Extortion and Blackmail are similar in concept, but there are differences between the two.
Extortion is a form of theft that occurs when an offender obtains money, property, or services from another person through coercion. To constitute coercion, the necessary act can be the threat of violence, destruction of property, or improper government action. Inaction of the testimony or the withholding of testimony in a legal action are also acts that constitute coercion.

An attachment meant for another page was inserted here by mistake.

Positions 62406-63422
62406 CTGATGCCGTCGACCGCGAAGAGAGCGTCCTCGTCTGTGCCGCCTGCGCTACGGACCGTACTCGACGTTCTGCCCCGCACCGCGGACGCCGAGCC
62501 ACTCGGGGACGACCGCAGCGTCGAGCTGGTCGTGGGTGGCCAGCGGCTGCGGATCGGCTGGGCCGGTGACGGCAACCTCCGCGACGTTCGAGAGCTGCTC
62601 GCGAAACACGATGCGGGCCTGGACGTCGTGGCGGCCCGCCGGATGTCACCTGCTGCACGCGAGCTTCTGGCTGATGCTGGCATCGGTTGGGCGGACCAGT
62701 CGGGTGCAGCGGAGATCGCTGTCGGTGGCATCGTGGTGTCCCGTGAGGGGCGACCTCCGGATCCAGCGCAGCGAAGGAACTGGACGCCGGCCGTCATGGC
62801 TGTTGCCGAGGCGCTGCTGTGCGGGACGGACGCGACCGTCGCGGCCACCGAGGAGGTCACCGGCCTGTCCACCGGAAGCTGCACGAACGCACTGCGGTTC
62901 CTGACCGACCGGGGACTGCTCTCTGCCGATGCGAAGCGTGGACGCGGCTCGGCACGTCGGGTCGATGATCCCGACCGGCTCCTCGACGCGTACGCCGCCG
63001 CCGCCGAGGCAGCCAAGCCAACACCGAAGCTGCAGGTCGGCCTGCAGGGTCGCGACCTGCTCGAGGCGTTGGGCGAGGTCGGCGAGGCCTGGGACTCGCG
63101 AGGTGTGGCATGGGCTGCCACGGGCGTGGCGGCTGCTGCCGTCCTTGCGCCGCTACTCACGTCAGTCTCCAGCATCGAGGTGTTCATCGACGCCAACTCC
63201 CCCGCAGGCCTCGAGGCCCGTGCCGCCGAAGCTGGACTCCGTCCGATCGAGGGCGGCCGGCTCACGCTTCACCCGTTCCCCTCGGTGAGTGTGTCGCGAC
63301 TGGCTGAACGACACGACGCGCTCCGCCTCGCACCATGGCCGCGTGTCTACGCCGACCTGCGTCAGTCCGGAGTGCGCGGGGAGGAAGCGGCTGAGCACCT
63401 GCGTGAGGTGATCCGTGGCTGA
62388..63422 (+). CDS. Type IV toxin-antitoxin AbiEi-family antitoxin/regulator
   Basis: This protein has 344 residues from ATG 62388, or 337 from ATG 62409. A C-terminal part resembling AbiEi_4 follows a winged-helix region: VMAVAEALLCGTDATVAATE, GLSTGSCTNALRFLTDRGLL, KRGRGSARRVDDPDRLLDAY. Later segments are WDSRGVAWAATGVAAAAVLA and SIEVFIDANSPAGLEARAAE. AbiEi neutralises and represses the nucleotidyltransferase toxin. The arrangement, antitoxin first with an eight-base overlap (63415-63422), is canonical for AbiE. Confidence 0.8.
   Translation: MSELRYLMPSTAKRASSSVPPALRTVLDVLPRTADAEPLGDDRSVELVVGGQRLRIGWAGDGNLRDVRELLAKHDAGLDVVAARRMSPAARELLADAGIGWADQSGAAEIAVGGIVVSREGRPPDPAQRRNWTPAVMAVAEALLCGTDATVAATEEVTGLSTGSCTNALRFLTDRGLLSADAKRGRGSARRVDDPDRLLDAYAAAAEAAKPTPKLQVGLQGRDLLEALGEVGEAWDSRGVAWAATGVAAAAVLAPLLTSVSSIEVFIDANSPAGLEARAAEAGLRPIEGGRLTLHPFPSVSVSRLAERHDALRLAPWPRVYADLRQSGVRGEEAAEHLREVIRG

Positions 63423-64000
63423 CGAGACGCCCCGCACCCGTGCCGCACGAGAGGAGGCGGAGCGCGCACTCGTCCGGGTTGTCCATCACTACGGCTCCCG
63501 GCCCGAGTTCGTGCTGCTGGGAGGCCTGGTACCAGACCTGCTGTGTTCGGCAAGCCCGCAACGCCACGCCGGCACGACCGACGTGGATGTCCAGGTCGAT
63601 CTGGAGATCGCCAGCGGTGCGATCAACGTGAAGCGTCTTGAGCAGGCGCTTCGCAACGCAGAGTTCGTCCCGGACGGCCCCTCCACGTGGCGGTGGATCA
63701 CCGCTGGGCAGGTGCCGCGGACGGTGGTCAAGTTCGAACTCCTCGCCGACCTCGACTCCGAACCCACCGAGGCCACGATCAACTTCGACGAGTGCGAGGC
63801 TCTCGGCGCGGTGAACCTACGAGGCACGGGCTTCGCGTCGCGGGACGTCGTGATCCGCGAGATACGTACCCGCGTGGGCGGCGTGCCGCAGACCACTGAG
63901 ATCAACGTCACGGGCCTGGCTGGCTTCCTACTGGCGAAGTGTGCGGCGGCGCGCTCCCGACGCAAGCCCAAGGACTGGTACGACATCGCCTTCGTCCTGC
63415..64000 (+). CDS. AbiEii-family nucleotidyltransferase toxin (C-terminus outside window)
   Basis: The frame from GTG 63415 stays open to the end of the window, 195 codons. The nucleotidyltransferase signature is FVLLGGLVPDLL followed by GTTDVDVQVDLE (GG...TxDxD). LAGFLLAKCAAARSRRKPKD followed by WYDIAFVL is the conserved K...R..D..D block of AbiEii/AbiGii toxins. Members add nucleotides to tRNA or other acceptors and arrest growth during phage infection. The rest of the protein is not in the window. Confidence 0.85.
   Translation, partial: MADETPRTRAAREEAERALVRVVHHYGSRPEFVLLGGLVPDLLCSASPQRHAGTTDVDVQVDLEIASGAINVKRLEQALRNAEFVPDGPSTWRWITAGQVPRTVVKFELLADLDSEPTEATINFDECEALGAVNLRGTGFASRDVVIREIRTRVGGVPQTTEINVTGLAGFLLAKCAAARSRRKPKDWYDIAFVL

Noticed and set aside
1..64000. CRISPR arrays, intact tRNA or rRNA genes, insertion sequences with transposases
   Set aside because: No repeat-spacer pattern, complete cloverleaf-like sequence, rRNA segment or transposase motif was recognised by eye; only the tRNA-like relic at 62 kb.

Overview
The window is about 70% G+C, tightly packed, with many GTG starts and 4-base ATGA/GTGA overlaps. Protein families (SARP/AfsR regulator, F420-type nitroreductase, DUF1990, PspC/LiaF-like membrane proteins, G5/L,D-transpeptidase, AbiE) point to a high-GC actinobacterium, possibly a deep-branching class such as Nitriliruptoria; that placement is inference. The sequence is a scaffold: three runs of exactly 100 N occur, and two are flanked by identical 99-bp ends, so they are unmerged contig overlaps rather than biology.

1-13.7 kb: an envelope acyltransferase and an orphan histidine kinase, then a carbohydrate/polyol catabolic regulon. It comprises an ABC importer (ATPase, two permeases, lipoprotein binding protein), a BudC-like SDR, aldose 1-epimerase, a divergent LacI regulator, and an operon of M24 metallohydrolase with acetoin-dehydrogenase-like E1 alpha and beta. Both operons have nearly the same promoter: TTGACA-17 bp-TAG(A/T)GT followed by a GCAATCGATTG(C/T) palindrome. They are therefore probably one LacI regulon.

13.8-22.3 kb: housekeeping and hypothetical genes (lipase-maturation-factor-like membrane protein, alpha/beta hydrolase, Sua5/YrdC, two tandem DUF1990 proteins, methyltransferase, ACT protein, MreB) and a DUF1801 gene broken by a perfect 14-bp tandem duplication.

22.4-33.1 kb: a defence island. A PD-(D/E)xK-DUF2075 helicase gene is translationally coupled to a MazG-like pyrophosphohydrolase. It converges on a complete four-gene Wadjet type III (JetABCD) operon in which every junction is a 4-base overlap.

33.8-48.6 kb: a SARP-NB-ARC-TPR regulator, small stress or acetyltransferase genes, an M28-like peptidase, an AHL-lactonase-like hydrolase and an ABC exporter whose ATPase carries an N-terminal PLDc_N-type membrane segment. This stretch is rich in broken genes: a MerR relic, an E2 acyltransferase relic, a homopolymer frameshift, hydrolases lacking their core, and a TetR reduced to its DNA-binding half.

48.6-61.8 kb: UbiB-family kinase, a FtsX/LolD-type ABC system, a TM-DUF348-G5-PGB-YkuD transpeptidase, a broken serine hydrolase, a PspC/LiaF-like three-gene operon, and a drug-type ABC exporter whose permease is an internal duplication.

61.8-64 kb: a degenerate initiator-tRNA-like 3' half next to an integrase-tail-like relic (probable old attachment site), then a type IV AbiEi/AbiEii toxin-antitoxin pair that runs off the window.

Blackmail, in contrast to extortion, is when the offender threatens to reveal information about a victim or his family members that is potentially embarrassing, socially damaging, or incriminating unless a demand for money, property, or services is met. Even if the information is true or actually incriminating, you can still be charged with blackmail if you threaten to reveal it unless the victim meets your demand.